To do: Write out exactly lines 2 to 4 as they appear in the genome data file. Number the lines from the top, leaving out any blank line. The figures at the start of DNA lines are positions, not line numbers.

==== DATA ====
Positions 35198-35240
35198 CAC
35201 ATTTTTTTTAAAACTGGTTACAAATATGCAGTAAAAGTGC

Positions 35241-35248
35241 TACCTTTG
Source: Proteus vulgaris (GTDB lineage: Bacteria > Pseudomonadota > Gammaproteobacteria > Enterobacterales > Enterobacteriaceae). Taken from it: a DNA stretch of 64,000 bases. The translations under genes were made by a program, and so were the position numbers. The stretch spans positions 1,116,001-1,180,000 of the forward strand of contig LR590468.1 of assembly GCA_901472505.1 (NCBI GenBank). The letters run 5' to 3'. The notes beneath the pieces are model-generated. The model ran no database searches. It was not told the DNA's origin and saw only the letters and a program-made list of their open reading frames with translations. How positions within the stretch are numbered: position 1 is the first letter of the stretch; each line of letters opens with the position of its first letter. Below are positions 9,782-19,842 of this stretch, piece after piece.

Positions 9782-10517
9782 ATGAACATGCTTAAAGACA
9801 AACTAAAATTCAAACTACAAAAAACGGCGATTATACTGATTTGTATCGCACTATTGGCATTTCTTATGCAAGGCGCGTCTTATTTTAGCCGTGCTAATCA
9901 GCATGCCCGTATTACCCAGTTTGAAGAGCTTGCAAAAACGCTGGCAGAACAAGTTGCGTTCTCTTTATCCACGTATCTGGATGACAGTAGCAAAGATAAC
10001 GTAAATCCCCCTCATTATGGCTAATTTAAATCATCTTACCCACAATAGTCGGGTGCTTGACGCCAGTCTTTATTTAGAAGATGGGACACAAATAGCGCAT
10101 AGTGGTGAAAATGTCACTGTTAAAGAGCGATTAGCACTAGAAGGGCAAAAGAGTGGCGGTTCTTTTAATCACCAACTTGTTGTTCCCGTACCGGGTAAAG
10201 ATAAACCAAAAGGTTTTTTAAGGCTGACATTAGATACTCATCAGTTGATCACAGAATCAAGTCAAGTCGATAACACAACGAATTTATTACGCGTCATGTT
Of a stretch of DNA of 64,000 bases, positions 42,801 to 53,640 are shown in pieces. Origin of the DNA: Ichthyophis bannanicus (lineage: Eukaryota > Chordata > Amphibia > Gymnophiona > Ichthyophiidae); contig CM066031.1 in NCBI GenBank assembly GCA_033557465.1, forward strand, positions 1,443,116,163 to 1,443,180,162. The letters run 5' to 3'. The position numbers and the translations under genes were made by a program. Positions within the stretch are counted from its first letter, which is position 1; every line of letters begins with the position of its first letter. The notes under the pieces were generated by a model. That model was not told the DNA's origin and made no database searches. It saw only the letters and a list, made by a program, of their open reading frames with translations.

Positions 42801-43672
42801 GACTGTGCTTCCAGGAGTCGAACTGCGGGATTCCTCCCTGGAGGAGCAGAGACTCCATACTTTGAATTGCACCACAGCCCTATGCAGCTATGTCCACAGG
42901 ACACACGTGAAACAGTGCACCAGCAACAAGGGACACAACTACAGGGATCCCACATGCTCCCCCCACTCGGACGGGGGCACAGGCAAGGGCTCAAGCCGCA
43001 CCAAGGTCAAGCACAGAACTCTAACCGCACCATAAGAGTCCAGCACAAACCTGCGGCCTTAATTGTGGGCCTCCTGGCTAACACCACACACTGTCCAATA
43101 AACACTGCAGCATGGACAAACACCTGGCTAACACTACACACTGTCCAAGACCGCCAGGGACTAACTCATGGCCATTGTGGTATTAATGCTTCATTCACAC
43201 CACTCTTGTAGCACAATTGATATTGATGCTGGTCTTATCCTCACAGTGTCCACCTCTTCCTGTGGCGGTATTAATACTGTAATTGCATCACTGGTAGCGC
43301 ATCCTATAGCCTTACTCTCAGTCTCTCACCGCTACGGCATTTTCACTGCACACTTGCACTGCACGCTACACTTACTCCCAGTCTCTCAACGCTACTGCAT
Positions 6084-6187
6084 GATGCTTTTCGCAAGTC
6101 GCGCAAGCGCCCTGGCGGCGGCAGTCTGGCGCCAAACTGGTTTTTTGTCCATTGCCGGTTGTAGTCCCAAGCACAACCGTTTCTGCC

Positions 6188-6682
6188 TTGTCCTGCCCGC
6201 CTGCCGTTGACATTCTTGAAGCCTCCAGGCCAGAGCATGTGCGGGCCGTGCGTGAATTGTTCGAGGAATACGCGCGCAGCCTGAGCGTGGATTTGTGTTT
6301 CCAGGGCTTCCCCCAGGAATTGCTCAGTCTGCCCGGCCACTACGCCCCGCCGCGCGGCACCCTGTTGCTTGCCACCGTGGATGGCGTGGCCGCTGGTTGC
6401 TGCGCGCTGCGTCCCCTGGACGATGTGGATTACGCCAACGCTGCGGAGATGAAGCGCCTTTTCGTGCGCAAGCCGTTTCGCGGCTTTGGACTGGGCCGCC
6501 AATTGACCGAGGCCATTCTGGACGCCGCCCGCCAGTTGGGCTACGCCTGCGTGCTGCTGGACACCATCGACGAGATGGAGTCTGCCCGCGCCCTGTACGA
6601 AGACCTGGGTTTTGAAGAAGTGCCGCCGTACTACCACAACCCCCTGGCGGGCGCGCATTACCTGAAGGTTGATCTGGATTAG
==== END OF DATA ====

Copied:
35198 CAC
35201 ATTTTTTTTAAAACTGGTTACAAATATGCAGTAAAAGTGC

Positions 35241-35248